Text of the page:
11 Dec, 12 | by BMJ Group
“Can I ask your advice doctor?” The recovery nurse who I had been teaching looked puzzled. “I have been asked by some of my colleagues on the wards how to wake up patients who have not recovered from their anaesthetic after one or two days. What do you suggest?”
My heart sank; all of the drugs we were using for anaesthesia should have cleared within hours, and a patient who was still asleep after two days was more likely to have suffered some other untoward event. After a few months of working in Ethiopia, I had a near certain guess as to the cause.
Post-operative hypoxia is well-recognised. Hypoventilation as a result of residual anaesthesia causes a hypoxic mixture in the alveolus, especially while breathing the thin room air of Addis Ababa, which lies at 2500 meters above sea level. A patient discharged to the recovery ward whilst not fully awake is easily capable of becoming hypoxic within minutes.
In the UK this would be quickly recognised by recovery nurses and anaesthetists due to pulse oximetry monitoring, and it would be treated with high-flow oxygen and simple airway manoeuvres—a simple and life-saving intervention. However, where pulse oximetry is not available, hypoxia can go unnoticed and untreated, causing irreversible cerebral hypoxic damage. These unlucky patients don’t wake up so well.
Working as a Voluntary Service Overseas (VSO) anaesthetist in Ethiopia I spent ten months in a large hospital in Addis Ababa. It became clear that there were huge safety gains to be made through the application of simple technologies, such as pulse oximetry, so long as the nurses could be trained to use the equipment. I was confident I could provide the training, and cylinder oxygen was available, so my challenge was to source the pulse oximeters.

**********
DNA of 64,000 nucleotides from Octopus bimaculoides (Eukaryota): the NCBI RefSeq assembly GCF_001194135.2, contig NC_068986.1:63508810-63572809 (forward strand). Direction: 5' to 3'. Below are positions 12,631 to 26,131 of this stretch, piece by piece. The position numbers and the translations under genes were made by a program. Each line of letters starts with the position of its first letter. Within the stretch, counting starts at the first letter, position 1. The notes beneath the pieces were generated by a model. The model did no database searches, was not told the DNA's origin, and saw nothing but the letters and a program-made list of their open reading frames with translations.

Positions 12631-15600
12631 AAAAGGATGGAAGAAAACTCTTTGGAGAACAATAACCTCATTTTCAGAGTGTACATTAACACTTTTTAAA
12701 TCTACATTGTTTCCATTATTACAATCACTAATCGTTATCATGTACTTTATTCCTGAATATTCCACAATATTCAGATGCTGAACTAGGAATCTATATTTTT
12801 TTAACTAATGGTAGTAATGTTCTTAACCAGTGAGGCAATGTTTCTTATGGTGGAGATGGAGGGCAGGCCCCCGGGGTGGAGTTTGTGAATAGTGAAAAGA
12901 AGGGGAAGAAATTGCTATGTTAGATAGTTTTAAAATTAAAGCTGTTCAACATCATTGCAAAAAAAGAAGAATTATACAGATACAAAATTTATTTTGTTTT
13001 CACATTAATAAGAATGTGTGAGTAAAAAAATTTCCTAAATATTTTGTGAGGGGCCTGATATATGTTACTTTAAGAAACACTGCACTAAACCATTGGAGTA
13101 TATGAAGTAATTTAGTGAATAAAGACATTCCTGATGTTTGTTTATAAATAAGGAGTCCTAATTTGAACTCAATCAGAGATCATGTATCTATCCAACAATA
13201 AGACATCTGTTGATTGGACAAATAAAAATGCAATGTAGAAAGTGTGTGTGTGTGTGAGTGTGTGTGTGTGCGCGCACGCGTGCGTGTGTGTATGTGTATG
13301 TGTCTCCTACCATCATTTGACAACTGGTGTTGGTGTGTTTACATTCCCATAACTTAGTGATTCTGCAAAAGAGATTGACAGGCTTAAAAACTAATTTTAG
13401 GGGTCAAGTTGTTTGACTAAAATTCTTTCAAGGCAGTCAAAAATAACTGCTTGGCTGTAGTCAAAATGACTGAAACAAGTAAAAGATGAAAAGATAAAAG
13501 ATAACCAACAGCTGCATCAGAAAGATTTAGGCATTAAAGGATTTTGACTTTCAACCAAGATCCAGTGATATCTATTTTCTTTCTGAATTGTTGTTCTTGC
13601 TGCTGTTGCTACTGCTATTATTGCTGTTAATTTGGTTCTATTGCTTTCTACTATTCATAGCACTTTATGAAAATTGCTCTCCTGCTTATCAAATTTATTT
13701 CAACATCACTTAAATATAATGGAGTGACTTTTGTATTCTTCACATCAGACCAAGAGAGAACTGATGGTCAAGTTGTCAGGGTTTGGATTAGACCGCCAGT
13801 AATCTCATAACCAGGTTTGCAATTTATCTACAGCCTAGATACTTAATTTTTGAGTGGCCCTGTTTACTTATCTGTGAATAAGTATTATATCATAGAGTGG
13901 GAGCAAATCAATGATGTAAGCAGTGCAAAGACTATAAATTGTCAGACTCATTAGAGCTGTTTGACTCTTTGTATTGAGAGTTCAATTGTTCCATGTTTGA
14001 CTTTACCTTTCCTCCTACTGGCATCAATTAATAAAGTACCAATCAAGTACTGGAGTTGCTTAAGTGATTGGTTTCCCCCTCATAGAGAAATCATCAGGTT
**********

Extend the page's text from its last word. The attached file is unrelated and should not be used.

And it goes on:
Yekatit 12 Hospital, where I worked, supports a catchment population of around 5 million people and performs around 4000 operations each year. However, its annual operating budget is around £2.5 million, around 1% of that of a district general hospital in the UK that might serve 750,000 people. When you look at figures like this, you can see why obtaining pulse oximeters might be a challenge.
The Lifebox Foundation works to improve surgical safety in low resource areas and through them I was able to obtain 12 pulse oximeters during my time in Ethiopia. These robust, reliable, and affordable units provided continuous monitoring for all patients in our recovery unit, as well as a new four bedded surgical high dependency unit which we established. Along with other low cost interventions, such as the WHO Safe Surgery Checklist, we were able to make a tangible difference to our patients’ outcomes.
Mortality and morbidity as a result of surgery and anaesthesia remain unacceptably high in many parts of the world. Lifebox aim to improve the safety of some of the most vulnerable people on the planet, but the task is enormous. Our work in Ethiopia was only possible due to your support. Thank you.
For more information about Lifebox, or to donate, see this week’s BMJ or visit www.lifebox.org. The BMJ campaign runs until the end of January.
Tom Bashford is an anaesthetics and intensive care trainee from London. He volunteered with VSO as an anaesthetist in Ethiopia between 2011 and 2012 before returning to London to complete his core training. He qualified from St Georges Hospital Medical School in 2007.
Photo credit: VSO/Ben Langdon.